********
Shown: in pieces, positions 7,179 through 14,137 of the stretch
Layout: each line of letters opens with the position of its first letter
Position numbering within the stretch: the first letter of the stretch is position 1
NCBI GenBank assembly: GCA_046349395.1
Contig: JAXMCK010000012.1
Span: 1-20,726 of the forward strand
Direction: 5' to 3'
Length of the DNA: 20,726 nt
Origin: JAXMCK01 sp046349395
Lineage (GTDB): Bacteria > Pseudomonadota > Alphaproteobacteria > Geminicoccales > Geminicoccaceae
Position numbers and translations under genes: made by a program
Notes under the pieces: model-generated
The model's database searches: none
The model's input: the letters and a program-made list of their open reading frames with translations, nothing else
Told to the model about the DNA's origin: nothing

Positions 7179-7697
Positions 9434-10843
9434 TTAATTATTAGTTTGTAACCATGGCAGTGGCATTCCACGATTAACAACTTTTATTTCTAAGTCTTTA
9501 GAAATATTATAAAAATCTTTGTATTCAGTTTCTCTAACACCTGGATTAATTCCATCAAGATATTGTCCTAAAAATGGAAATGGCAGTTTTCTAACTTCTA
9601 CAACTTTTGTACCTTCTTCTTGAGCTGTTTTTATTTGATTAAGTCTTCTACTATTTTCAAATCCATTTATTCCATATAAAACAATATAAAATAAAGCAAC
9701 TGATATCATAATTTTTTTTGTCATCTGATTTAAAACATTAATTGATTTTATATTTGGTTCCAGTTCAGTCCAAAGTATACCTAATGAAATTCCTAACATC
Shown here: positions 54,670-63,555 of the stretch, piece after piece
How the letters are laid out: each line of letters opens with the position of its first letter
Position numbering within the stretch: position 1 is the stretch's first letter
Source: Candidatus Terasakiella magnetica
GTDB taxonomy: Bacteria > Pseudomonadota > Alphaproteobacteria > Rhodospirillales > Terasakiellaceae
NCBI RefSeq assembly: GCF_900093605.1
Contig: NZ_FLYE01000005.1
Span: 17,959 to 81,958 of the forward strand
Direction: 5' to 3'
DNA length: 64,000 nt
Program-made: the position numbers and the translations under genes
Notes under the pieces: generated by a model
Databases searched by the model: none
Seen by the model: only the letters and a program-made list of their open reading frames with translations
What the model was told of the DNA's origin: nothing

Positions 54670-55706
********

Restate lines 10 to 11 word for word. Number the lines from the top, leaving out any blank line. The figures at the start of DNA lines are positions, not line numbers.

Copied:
Lineage (GTDB): Bacteria > Pseudomonadota > Alphaproteobacteria > Geminicoccales > Geminicoccaceae
Position numbers and translations under genes: made by a program